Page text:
by Treasure Potts | September 13, 2011 7:09 pm
By Jesse Akre
Country furniture has been a staple of American homes since the country was first founded. Today, primitive country furniture is neither primitive or old, but it does recall a time when life was simpler, fine furniture was cherished and families often passed down their most prized pieces from one generation to another.
With this in mind, modern primitive country furniture was born. Even though these pieces are new, they have been aged and weathered to give them that generations-old look that many homeowners prize as a theme for their home, whether it’s a single room or the entire house.
Primitive country furniture is easy to spot, yet not all that easy to define. The finish is usually the first thing you’ll notice. The paint may look crackled, there may be wear marks around the drawers or the drawer pulls and the surface of the wood may be careworn and have a few imperfections.
But don’t let its looks fool you. Underneath that weather-beaten finish lies a quality piece of furniture that takes advantage of the latest in manufacturing techniques as well as the innovative techniques to make the furniture look older than it is.
Primitive country furniture is a real treasure to behold and many people love its quirky qualities that are all intentionally placed there to add depth, charm and a bit of history to each piece.
You can find this type of furniture for any room in the home, right down to cabinets for the bathroom that look as if they were around long before indoor plumbing was fashionable. All that’s missing is the kerosene lanterns and the water pump at the wash basin.
In the bedroom, you can purchase primitive country bed frames, dressers, armoires and nightstands, all with that wonderful weathered, used look that up until recently, only time could add to a piece of furniture. And it can create wonderful contrasts between the old and new, such as an entertainment center armoire in the country style that opens up to display a state-of-the-art 3D plasma screen.
That’s one of the great things about the primitive country style. It can create such great contrasts, looking as if you just raided grandma’s attic to bring home all these amazing relics from the past that are actually very modern, beautiful and truly timeless in character.
When looking for furniture in this style, remember that all the same old rules apply. You want to be sure that the furniture is well built and finely crafted. Even though the pieces are supposed to look old, the drawers should travel in and out easily, cabinet doors should close tightly and not sag, the hardware should look timeworn but not cheap and the wood should be carefully and professional aged. That means it shouldn’t look like a gang of bikers went nuts with some chains on the wood. Aging these products is an art form and quality pieces are aged deliberately rather than randomly.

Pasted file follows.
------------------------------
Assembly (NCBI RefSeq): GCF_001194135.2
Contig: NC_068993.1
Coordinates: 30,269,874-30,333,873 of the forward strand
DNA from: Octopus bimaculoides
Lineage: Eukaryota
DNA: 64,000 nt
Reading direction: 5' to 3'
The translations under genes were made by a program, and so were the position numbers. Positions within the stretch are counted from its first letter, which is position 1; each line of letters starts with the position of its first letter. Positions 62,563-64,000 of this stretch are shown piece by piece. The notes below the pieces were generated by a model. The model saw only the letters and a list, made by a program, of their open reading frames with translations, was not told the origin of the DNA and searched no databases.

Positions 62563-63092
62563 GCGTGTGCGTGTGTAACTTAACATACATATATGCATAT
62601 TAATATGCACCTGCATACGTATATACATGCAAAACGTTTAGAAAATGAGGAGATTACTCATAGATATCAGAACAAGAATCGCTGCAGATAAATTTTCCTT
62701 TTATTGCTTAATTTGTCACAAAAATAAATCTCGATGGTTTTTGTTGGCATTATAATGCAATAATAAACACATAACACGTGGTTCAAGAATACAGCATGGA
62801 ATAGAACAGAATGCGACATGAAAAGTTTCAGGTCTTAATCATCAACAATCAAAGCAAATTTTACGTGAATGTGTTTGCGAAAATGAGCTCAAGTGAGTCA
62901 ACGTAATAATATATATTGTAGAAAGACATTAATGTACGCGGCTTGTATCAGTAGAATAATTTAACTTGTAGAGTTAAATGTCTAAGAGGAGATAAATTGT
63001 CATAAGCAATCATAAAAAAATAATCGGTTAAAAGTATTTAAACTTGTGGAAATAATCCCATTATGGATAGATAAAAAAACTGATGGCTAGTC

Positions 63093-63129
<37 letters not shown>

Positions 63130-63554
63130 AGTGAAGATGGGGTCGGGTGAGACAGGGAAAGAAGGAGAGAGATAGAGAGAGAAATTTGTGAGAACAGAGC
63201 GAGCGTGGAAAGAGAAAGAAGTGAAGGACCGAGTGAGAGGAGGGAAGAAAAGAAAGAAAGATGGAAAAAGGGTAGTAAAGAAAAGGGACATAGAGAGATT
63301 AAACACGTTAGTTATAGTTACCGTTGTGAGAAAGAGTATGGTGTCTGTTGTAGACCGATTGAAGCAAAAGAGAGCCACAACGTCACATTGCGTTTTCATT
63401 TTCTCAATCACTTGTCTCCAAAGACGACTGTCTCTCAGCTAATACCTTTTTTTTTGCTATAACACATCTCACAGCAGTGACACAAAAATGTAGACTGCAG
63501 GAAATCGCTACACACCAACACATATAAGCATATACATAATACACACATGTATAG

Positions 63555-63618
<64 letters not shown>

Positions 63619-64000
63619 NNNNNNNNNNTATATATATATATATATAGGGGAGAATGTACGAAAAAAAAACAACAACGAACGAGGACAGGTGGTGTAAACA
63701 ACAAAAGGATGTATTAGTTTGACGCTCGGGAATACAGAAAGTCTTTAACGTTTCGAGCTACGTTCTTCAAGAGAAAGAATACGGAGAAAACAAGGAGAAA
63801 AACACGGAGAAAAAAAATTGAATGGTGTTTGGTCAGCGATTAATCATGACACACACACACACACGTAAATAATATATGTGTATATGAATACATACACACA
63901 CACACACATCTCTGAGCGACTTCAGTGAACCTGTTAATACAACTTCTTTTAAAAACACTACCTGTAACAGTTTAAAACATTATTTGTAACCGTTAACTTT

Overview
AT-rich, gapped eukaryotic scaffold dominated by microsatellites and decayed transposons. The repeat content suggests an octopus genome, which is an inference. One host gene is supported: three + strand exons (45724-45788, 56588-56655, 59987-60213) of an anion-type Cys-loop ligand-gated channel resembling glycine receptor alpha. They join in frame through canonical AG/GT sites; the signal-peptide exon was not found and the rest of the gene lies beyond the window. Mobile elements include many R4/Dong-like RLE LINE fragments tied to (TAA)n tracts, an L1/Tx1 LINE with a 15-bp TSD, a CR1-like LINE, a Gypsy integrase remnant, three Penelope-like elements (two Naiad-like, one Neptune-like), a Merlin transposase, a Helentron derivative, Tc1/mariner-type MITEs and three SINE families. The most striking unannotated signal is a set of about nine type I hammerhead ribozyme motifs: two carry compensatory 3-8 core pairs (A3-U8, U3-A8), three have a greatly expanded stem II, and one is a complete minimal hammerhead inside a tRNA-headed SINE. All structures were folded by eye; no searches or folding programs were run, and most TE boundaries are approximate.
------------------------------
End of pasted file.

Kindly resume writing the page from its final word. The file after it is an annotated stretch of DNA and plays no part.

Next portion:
The same is true of the finish on the wood. Most of these pieces are painted, so they can do additional aging to make the crackled, worn and slightly yellowed appearance look authentic, like it really came from an old farmhouse or Depression era home in the Midwest. A quality piece of primitive country furniture will have a finish that is consistent throughout the piece. That means the drawer and cabinet facings should match the rest of the dresser, armoire, entertainment center or nightstand.
Once you have primitive country furniture in your home, be sure to look at them from afar, then close up. Go back and forth a few times. A quality piece will look as good up close as it does from across the room. In fact, it should look better, since the details of the crackled paint and worn edges with other layers of paint showing through should really shine when you’re standing right next to it.
One thing’s for sure. Primitive country furniture won’t go out of style any time soon. It honors the finest traditions in American homes – handing down heirloom quality pieces from one generation to the next – creating continuity and familiarity that adds an additional touch of hominess to your living spaces.
Even though they weren’t handed down initially, trust that these pieces will be handed down to generations to come. For they are both beautiful and finely crafted, meant to last years, if not a lifetime.
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